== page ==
Brad talks about factors that can lead to emotional dysregulation: exceptions, alcohol use, critical family members, and poor self-care. He describes emotional dysregulation and associated mental health issues. He encourages listeners to be kind to themselves and allow for all feelings rather than trying to force feelings we are told we "should" have.
Dr. Brad Reedy welcomes Sanford Shapiro to the Evoke Therapy podcast. Sanford is our new Learning Specialist & Executive Consultant at Evoke Therapy Programs. He brings a wealth of experience from the cognitive sciences to help Evoke support clients with learning differences. Sanford talks about educational trauma and how universal design can help to cast a wider net to help more clients.
Dr. Brad Reedy talks about the idea of the "inner-child" and how that relates to parenting your own children. He encourages parents to explore their histories through the inner-child concept as a way to increase bandwidth in dealing with a child struggling with mental health and addiction issues.
Dr. Reedy talks about the stages and phases of growth that Evoke participants go through. He talks about how metaphor and stories bypass resistance. He talks about the risks of reducing children, or others, to their behaviors and suggests that we listen to what behaviors are trying to tell us before we try to change them.
A review of Brainspotting from David Grand's book, Brainspotting: The Revolutionary New Therapy for Rapid and Effective Change. Dr. Reedy talks about Dr. Grand's evolution from EMDR to developing an accessible and efficient model for treating trauma.
Dr. Reedy explains intensive programming at Evoke Therapy Programs. He talks about psychodrama and how these experiences are for the novice or the experienced therapy goer. He suggest that there is no better thing you can do to support a loved one struggling with mental health or addiction issues, than to attend your own intensive.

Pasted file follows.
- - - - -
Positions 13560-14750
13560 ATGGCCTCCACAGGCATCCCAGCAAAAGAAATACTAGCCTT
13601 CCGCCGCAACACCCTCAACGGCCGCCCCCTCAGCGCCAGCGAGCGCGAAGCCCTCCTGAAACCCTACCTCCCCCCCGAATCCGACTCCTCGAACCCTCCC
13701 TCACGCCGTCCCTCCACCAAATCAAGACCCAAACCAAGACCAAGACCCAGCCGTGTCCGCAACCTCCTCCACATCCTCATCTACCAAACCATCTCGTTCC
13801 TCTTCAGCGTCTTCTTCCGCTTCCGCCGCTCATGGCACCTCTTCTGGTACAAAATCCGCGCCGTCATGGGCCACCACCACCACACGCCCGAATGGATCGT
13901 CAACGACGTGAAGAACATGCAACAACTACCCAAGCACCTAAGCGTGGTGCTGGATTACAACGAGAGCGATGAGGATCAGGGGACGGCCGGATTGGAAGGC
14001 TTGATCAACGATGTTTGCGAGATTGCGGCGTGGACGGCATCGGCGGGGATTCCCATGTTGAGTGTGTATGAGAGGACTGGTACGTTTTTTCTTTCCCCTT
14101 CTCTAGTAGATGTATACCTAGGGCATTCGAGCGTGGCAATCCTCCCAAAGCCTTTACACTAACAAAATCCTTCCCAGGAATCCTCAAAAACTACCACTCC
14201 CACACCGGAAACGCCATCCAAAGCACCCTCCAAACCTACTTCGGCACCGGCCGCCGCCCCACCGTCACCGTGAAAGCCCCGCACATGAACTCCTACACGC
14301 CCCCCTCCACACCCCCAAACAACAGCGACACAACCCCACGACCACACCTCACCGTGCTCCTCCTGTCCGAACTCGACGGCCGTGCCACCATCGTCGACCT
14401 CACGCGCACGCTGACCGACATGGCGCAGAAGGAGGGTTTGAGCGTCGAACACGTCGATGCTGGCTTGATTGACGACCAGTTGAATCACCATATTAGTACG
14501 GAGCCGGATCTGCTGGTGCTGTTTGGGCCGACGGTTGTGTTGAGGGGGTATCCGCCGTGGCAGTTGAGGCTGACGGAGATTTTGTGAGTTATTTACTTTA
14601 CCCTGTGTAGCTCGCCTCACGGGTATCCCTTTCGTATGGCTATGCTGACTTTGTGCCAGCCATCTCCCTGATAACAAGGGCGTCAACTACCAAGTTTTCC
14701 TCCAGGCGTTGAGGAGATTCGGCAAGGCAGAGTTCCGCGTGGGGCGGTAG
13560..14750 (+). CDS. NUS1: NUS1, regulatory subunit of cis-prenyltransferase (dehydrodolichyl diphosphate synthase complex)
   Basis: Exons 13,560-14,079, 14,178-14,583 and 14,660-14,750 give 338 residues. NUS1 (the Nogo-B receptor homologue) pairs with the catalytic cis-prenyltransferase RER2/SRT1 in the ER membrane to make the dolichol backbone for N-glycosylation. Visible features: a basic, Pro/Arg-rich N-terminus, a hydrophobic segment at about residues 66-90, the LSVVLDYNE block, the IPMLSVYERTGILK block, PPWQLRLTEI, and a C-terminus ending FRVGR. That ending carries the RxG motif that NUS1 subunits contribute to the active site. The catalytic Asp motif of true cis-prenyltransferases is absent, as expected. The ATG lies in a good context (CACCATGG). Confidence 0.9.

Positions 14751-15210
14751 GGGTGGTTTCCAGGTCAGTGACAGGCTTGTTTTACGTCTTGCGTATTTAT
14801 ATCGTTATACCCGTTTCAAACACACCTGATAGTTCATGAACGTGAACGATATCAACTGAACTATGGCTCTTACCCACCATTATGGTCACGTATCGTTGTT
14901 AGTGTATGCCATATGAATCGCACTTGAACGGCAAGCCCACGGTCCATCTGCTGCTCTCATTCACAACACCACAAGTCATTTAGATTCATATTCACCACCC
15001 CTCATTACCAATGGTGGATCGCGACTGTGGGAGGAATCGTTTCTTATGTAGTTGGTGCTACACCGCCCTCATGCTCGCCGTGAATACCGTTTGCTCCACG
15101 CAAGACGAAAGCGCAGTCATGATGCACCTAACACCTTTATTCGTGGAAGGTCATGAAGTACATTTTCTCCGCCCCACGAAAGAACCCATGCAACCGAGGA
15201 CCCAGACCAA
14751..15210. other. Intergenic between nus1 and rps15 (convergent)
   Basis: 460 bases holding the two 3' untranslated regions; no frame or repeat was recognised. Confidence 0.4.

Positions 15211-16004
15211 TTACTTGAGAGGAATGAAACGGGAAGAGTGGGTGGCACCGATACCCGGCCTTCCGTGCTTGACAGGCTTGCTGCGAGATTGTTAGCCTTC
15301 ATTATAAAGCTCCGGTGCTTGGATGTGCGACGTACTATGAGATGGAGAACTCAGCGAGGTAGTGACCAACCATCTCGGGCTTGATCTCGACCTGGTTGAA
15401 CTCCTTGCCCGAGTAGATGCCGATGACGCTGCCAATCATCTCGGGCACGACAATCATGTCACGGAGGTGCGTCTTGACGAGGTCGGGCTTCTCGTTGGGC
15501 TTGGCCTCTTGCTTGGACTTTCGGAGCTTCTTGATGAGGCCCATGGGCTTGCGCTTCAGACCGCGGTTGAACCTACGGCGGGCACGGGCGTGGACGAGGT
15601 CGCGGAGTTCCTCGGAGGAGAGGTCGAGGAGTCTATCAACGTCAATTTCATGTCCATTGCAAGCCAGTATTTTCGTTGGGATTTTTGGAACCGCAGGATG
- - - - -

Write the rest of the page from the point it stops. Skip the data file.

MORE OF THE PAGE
Dr. Reedy talks about Autism Spectrum Disorder and how wilderness therapy works with individuals with ASD. He offers practical take-home ideas for parents and emphasizes the need for continued support. He suggests that we shift to see things through their eyes.
Dr. Reedy talks about the need for children to explore their anger and grievances towards their parents and the benefits when parents are able to hear them. He debunks the myth that giving your child a stage to complain about how you hurt them doesn't mean you can't hold them accountable--it doesn't cause them to be a victim. Listening allows them to move through their feelings.
Dr, Reedy talks about codependency and attachment. He talks about what it means to be human and contrasts it with being raised to be good or right. He talks about what to look for in an adequate therapist.
Dr. Brad Reedy talks about outcomes. He explains quantitative vs qualitative outcomes and their advantages and disadvantages. He shares some of the outcomes at Evoke, compared to other programs and approaches. He also talks about what it means to let go of outcomes and how this practice, ironically, leads to better outcomes!
Dr. Reedy talks about the nature of accountability and what we can do to encourage accountability in others, including our children. He also talks about modeling accountability and how guilt and shame are barriers to accountability and prevent awareness. He talks about our right to feel hurt and take our time to trust again.